Biography

Throughout my career, I have tried to fuse a love for widespread artistic traditions with an activist temperament. Beginning in 1970, energized by my participation in the feminist art movement in Los Angeles and New York, I became a founding member of the Heresies publishing collective and an originating figure of the Pattern and Decoration movement. My colleagues and I were exploring the applied and decorative arts, especially visual cultures of the nonwestern world, as source and inspiration. We wanted to break down the high art/low art hierarchies inherent in the West. As a result of these early discussions and excursions, my patterned paintings eventually moved right off the canvas, evolving into installations composed of hand painted, glazed ceramic tiles and pieced silk wall hangings.

During the 1980s, I concentrated on grand, ambitious public commissions, many in transportation centers, executed in ceramic tile and/or glass and marble mosaic, completing fifteen between 1979 and 2003. Out of a desire to communicate with a broader audience, these pieces have local and regional subject matter, sometimes ironically tweaked, sometimes catalogued as an almost archaeological enterprise. I have long rejected the academic disdain for visual opulence – in fact, my dissident political understanding could only be materialized through sensuous processing. Public art presents challenges of scale and context, but also of language and iconography. In the early twenty-first century, I had the opportunity to create pieces in Japan and Turkey, adapting their rich ornamental traditions to my contemporary collage aesthetic.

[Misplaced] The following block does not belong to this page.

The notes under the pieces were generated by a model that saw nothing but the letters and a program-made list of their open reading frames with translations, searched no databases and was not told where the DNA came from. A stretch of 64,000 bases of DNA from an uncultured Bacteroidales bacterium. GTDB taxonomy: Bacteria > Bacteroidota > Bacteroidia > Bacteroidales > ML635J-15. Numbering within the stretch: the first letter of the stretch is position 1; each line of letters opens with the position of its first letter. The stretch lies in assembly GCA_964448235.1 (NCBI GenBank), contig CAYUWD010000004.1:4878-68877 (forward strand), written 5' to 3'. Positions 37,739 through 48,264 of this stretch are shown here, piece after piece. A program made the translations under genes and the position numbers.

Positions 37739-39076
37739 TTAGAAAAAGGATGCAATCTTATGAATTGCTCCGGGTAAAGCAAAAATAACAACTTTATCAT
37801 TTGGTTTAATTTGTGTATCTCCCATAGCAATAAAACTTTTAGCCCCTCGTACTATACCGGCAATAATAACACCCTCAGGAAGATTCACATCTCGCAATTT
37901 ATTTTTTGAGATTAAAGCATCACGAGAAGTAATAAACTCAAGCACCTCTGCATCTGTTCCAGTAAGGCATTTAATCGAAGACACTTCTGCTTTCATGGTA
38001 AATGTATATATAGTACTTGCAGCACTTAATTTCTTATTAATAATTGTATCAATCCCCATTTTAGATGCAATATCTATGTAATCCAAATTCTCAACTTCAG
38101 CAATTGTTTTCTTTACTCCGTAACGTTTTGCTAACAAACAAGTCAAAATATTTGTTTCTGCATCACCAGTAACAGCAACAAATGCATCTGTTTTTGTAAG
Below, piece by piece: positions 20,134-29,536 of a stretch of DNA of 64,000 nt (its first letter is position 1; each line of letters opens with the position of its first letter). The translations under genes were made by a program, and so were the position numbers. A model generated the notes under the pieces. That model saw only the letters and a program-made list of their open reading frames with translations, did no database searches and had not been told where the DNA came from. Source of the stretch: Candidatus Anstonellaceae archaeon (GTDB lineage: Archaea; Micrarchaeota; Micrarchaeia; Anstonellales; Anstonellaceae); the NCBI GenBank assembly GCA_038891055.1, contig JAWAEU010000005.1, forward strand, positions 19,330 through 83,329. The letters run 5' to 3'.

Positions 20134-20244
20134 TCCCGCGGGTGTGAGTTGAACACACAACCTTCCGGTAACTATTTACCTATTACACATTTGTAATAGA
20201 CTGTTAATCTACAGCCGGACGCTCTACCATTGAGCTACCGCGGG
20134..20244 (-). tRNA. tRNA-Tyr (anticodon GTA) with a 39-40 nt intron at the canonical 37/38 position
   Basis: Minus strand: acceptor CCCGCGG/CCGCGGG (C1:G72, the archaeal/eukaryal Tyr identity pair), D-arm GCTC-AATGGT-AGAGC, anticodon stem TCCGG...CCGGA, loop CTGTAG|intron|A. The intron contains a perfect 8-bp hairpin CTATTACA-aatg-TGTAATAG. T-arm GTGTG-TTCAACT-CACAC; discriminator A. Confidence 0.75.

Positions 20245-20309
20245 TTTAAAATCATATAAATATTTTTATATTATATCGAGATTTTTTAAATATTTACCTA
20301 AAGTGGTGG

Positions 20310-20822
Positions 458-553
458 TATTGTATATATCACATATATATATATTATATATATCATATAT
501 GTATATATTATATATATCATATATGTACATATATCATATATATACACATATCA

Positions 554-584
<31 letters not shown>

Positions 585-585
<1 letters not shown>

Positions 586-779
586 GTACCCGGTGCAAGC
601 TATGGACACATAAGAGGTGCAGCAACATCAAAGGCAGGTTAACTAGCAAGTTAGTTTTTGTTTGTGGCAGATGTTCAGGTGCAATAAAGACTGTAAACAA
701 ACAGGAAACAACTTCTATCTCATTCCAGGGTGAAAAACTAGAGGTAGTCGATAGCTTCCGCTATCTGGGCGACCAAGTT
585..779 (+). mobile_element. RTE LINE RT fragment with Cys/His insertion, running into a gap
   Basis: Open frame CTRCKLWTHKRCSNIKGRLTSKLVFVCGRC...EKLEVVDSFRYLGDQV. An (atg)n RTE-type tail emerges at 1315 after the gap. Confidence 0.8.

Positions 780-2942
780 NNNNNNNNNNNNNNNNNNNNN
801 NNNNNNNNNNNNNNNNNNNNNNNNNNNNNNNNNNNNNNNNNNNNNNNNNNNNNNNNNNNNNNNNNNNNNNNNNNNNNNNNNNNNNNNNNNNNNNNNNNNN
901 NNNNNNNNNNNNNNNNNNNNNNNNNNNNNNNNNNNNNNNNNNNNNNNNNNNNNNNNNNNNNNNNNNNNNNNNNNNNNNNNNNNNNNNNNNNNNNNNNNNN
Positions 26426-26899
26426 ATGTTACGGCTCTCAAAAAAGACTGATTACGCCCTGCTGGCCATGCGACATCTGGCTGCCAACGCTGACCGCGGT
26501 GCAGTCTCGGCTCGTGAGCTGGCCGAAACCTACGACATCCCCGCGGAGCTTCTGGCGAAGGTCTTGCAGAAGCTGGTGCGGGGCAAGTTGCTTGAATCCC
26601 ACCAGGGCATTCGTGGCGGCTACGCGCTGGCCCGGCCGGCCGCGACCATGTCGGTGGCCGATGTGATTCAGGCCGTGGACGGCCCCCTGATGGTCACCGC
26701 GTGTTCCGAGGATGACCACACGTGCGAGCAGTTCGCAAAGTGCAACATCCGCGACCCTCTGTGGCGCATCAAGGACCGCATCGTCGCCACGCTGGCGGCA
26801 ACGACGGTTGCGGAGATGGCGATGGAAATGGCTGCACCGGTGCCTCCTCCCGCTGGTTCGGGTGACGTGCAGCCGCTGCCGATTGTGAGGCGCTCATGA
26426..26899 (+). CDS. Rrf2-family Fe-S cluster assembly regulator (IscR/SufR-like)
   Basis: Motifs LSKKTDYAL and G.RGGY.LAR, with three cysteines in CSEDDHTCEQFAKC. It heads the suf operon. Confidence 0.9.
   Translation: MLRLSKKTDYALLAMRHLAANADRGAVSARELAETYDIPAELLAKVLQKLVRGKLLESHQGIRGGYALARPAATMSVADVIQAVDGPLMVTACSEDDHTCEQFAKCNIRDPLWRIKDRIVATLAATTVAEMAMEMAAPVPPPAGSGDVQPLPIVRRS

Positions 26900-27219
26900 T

One starts an architectural project with charts of the site. By the 1990s, maps had become the foundation for my private work, structures into which I could insert a range of issues, particularly the role of cartography in human knowledge. My map and globe works – frescoes, books, paintings, sculptures - which image both physical and mental terrain, employ mutations to raise geopolitical issues. Often their figurations are hybrids, places known only in the imagination, composed of memories and fragments. With an increasing urgency, and moving from earlier, visionary to modern charting as impetus, I seek the physical corollaries between mapping, naming, and subjugation. 

During a year at the American Academy in Rome (1999-2000), I created Targets, a 9’ diameter walk-in globe, painted with aerial maps of all the places bombed by the US between 1945 and 2000. There is a disorienting echo inside, so that visitors’ voices are amplified, dramatizing my concern about the barbarity of aerial warfare and vulnerability of civilian populations. Several years later, I developed a large installation piece, Voyages, which included Targets, 65 carnival masks inscribed with maps, and hanging cartographic banners. Together, they examine the history of navigation and western expansion. More recently, I worked with antique cosmological charts of the heavens and terrestrial maps of the earth, overlaid with galaxies and the tracks of satellites found on the Internet. Frightened of future wars in space, I am also drawn into its vast unknown, which today’s astronomers are charting.